Given the increasingly constrained economic environment we find ourselves in, there was a high degree of nervousness in the North of England about what the Autumn Statement might bring in relation to previous investment commitments. 

However, reflecting on the Chancellor’s speech, it feels like it’s mostly a case of business as usual, with previous commitments largely being protected - for the time being, at least. Investment in infrastructure is still seen as an important driver of future economic growth. So it was a relief for many to see funding for Phase 2 of HS2 from Birmingham to Manchester and core Northern Powerhouse Rail (NPR) being protected (albeit the scaled-back version presented in last year’s integrated rail plan). However, there was no mention of Liz Truss’s decision, during her brief spell as prime minister, to re-establish the plans for an NPR link via Bradford, so it’s unclear now if that is on or off the table. 

Those northern authorities who spent time and effort over the summer preparing bids for the second round of Levelling Up funding will also be relieved to hear that that funding pot has been protected. However, with infrastructure delivery cost inflationary pressures increasing by the day, it’s unlikely that the original scale of ambition from LUF2 will be fully realised. 

It was also reassuring to hear about an ongoing commitment to devolution deals with authorities across the country, including the trailblazer deal with Greater Manchester. Unfortunately, there was no further clarity given in the public statements about whether further devolution of powers and responsibilities will come with significant additional funding; however, it did point to more devolved and multi-year funding settlements in the next spending review in 2024, which I’m sure will be welcomed in principle by those combined authorities who will benefit.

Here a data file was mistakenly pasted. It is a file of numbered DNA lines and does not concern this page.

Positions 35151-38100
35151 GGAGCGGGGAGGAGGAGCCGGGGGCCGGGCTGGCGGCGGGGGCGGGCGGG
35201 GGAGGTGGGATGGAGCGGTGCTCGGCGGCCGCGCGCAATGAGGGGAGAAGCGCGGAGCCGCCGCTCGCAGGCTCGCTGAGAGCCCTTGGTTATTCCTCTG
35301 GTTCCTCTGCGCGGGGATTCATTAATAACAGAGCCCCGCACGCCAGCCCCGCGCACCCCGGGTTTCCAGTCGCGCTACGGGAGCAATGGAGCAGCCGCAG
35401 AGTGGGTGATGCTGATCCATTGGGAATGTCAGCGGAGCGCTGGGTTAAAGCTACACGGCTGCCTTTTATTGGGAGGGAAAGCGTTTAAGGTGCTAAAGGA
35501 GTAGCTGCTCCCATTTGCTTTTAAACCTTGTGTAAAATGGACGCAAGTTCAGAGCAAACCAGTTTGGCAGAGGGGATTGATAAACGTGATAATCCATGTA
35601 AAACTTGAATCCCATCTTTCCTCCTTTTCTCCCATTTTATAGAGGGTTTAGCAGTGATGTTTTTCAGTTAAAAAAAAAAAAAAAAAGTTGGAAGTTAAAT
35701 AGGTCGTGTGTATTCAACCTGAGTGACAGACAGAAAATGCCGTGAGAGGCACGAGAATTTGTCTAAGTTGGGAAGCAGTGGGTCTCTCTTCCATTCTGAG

There was some more good news about funding for innovation and research funding, particularly given the challenging environment associated with bidding for European research funding in a post-Brexit era. Funding for the UK’s nine Catapults will be increased by 35% compared to the last five-year funding cycle. However, it’s unclear whether there will be any significant focus on transport research and innovation or efforts to invest in regions outside of London through the wider application of innovation initiatives such as the current future transport zones

It was disappointing to see only limited reference to the need to reach net zero and the scale of challenges ahead in terms of decarbonising transport, and it remains to be seen what impact the announcement to impose vehicle excise duty on electric vehicles from 2025 will have on the critical transition to a zero-emission road vehicle fleet. 

There was also no reference to funding for new bodies, such as Active Travel England, which are at risk of being viewed as pet projects of the Johnson administration and may therefore be vulnerable to cuts identified as part of the “Efficient and Savings Review” referenced in the statement, to “reprioritise spending away from lower-value programmes, and review the effectiveness of public bodies”.

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